5. Keep a notepad for writing down tasks that occur away from the office.
Meetings, court appearances, and depositions out of the office are, of course, billable. But you also check messages and answer calls and respond to emails when you are out. Keeping a notepad handy to write down all tasks performed when you are out of the office can assist in capturing billable time that could otherwise be forgotten.
6. Review your firm’s time and billing program.
Is it as efficient as it can be? Several programs now have the ability to capture and record time remotely using your smartphone or tablet, allowing you to input time directly into the billing program (without the need for a paper notepad). This is especially useful for litigators who are often out of the office.
7. Review the efficiency of your staff.
Are you spending time on non-billable work when it could be performed by staff? I learned the importance of a good litigation secretary and paralegal when I first started at the firm where I now head the litigation team. Before I started at my firm, I had only ever worked with litigation secretaries and paralegals. The amount of information I did not know about non-billable clerical tasks such as service requirements, filing deadlines, subpoenas, deposition schedules, and court forms was staggering. If you find that you are spending a regular portion of your day on non-billable clerical tasks, review your situation and figure out how to pass these tasks to paraprofessionals or clerical staff. If your staff is not able to handle these tasks, figure out why and fix the problem, whether through education, increased staffing, or even replacing underqualified staff.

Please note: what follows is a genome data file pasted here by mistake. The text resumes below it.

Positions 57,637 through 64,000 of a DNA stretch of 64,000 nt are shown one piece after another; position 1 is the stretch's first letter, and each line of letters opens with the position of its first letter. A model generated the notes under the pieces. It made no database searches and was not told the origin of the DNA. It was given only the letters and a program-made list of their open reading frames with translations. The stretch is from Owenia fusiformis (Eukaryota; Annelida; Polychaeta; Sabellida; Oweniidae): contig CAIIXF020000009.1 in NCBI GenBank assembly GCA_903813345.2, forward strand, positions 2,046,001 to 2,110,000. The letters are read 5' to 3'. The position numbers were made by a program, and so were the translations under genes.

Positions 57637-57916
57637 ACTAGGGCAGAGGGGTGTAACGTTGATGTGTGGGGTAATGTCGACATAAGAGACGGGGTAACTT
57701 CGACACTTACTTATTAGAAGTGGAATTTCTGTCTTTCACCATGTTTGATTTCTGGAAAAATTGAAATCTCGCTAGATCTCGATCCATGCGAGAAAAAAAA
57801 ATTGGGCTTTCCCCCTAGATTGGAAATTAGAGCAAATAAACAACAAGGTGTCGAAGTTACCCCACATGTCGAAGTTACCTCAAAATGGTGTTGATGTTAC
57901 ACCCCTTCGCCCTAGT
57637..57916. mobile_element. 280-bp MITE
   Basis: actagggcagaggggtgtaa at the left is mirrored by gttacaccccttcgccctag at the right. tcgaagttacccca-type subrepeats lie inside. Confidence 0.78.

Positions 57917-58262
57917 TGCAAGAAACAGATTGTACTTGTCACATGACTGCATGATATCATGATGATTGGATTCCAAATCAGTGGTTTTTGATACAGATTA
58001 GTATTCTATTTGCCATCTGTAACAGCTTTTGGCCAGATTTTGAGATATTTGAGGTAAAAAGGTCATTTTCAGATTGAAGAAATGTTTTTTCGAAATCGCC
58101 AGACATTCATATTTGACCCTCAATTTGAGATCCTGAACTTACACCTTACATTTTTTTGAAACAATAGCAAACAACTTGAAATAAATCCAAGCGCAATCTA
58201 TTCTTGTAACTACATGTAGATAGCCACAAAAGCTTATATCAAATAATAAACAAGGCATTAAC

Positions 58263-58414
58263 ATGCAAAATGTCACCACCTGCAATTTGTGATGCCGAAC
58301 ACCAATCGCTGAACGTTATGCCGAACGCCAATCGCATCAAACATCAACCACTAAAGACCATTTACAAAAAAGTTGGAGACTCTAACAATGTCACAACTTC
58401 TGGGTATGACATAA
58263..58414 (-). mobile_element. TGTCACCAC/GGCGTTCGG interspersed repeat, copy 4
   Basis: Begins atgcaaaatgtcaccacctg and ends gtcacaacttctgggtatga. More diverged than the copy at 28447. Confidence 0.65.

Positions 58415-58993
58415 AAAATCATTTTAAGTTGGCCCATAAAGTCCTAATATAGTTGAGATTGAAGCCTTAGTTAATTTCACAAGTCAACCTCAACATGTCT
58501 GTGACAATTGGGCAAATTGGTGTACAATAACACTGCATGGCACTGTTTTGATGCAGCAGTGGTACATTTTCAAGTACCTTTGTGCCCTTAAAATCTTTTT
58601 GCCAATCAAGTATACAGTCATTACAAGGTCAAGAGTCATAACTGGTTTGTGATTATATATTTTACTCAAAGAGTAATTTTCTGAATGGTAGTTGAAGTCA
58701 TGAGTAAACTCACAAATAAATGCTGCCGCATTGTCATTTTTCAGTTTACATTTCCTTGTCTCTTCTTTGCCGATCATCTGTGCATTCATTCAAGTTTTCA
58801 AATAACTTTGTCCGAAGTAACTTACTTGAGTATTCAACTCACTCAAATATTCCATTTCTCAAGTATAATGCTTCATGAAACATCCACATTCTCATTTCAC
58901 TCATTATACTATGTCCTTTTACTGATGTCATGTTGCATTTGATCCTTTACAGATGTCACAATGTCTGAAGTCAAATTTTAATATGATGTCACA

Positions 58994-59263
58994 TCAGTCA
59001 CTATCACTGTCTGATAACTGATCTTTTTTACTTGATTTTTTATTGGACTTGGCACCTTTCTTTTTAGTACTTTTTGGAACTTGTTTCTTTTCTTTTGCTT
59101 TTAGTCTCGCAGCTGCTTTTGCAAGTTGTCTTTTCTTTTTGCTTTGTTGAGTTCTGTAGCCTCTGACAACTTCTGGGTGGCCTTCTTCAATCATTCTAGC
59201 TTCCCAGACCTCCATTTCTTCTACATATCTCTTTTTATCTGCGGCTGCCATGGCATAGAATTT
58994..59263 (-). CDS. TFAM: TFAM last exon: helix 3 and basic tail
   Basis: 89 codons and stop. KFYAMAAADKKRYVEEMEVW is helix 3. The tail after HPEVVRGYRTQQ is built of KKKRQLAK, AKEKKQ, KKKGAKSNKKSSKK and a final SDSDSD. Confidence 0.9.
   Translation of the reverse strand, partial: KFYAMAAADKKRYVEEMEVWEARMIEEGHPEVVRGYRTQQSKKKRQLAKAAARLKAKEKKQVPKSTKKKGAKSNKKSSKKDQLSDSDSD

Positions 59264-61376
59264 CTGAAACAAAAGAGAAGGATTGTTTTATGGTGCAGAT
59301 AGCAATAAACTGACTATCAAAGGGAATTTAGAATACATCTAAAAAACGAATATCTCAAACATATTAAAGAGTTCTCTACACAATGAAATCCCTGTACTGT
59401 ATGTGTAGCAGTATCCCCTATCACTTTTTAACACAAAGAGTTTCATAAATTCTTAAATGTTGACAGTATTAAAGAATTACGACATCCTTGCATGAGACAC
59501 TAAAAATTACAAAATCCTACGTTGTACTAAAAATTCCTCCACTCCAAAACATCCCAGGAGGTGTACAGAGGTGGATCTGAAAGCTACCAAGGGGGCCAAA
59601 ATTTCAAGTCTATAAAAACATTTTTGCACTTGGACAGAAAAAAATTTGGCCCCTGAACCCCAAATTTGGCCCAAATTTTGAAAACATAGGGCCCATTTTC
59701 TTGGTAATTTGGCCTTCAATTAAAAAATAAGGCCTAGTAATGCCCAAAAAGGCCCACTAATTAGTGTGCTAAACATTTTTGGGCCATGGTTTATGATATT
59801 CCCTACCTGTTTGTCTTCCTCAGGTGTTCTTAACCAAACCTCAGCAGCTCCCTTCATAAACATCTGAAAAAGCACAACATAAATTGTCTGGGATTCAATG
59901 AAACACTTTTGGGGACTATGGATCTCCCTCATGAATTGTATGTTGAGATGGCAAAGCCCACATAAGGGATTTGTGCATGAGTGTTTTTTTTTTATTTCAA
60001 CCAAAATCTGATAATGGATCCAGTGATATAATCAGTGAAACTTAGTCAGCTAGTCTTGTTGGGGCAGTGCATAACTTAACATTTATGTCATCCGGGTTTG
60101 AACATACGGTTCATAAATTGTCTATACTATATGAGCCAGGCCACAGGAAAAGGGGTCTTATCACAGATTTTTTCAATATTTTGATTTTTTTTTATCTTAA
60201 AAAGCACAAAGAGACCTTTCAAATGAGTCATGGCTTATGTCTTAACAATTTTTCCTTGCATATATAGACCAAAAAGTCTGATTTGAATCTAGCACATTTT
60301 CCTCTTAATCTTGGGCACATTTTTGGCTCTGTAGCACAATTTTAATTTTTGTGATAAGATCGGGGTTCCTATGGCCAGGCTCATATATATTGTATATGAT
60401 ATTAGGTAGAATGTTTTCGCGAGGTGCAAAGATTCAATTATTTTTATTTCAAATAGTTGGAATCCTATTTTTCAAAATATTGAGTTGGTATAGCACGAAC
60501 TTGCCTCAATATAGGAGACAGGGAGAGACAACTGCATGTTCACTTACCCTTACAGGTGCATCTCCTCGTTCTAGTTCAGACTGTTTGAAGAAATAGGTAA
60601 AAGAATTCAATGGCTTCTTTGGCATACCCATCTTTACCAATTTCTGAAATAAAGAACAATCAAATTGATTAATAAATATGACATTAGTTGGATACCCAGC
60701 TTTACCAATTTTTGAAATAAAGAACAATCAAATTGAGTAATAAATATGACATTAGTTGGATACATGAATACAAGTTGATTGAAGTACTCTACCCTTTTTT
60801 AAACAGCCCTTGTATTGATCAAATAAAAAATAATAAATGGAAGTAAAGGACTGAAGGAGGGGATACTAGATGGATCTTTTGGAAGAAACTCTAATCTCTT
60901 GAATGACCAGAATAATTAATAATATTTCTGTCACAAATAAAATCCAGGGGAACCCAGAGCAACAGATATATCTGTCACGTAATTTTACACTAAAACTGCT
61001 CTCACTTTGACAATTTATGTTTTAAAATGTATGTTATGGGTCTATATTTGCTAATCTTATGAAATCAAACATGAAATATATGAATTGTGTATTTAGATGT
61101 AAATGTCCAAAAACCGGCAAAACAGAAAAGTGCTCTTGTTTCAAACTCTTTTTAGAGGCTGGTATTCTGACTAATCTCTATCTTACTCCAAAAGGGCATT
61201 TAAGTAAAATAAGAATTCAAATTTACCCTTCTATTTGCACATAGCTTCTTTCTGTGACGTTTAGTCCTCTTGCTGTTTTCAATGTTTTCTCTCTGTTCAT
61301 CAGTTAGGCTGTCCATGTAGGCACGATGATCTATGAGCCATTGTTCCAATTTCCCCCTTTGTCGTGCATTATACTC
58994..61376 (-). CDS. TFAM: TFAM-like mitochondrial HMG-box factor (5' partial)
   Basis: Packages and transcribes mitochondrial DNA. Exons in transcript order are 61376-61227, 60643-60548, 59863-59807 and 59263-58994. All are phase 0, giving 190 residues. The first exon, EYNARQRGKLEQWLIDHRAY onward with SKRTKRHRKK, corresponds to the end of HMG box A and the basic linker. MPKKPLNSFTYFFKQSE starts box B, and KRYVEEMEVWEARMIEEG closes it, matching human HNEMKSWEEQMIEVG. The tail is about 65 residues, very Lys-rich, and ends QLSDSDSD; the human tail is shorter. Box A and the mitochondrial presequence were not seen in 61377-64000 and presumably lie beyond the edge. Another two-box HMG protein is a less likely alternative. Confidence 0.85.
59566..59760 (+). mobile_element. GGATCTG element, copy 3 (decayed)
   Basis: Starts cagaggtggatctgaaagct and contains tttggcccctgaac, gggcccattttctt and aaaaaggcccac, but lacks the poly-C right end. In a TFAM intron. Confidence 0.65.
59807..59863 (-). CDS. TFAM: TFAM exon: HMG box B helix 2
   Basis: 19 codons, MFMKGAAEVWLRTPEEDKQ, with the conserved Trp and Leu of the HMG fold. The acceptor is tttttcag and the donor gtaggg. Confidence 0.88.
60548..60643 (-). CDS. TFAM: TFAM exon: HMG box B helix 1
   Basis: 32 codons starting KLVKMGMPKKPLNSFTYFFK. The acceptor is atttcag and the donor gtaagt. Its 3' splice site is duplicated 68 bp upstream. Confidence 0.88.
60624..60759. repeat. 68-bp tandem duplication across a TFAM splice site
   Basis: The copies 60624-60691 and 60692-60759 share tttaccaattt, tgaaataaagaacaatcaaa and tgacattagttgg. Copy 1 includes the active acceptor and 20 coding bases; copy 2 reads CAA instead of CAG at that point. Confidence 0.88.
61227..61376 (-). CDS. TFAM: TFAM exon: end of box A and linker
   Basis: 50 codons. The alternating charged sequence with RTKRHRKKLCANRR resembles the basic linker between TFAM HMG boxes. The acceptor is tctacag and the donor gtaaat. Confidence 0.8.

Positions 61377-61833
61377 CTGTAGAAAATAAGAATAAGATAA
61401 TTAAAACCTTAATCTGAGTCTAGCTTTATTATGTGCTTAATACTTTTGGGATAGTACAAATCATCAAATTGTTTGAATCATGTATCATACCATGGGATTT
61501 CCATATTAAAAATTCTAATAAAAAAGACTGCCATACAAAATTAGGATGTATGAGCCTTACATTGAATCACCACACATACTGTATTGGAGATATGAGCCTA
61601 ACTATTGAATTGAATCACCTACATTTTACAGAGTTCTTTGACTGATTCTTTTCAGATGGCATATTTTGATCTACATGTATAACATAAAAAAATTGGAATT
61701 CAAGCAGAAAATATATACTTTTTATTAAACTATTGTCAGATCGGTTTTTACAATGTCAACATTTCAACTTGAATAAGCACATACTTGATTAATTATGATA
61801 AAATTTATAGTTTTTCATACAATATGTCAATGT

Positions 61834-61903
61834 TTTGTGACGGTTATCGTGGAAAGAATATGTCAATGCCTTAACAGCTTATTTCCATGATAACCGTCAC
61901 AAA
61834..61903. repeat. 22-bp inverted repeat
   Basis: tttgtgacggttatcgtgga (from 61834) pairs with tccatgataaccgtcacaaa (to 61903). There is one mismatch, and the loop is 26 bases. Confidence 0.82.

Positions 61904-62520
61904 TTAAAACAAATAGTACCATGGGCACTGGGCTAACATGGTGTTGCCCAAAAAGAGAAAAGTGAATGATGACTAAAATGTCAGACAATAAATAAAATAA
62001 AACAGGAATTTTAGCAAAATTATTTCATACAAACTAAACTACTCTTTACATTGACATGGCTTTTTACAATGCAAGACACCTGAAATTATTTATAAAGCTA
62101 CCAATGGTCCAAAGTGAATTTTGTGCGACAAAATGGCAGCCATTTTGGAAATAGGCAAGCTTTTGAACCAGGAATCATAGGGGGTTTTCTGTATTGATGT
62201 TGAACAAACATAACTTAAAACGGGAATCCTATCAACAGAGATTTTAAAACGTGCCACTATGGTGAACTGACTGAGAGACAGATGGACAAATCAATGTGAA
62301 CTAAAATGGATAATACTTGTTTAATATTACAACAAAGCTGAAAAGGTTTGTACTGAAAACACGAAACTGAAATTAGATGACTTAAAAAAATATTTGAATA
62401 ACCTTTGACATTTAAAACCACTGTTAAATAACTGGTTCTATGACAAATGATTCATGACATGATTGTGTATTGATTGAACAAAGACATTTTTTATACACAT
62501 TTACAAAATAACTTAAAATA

8. Communicate with the client regularly.
While large corporations often have regular reporting requirements for outside counsel, most of the rest of us do not and often avoid repeated reporting to prevent incurring fees for unnecessary letters, emails, or phone calls. However, keeping the client informed of the status of a case and the amount of the invoice on a regular basis will reduce stress for both of you. Your client won’t be surprised by the bill if the running total is regularly communicated. And, if necessary, you can strategize together about ways to manage the potential cost while there is still time to do something about it.
9. Consider alternative billing arrangements.
It is true that the billable hour model does not promote efficiency. Flat fees may promote efficiency, but they don’t work for all legal services. Litigation is a classic example. The amount of time and effort expended on a case often depends on the actions of your opponent. An inexperienced or obstreperous opponent can cause legal bills to rise exponentially. But a hybrid approach to legal billing can work in many instances. For example, you might determine a flat fee for initial work, and then identify specific events for which you will charge additional fees, or switch to an hourly arrangement. Alternatives like this can take the stress out of billing for both client and attorney.
These are only a few recommended strategies for reducing the stress associated with billing. What strategies have worked for you?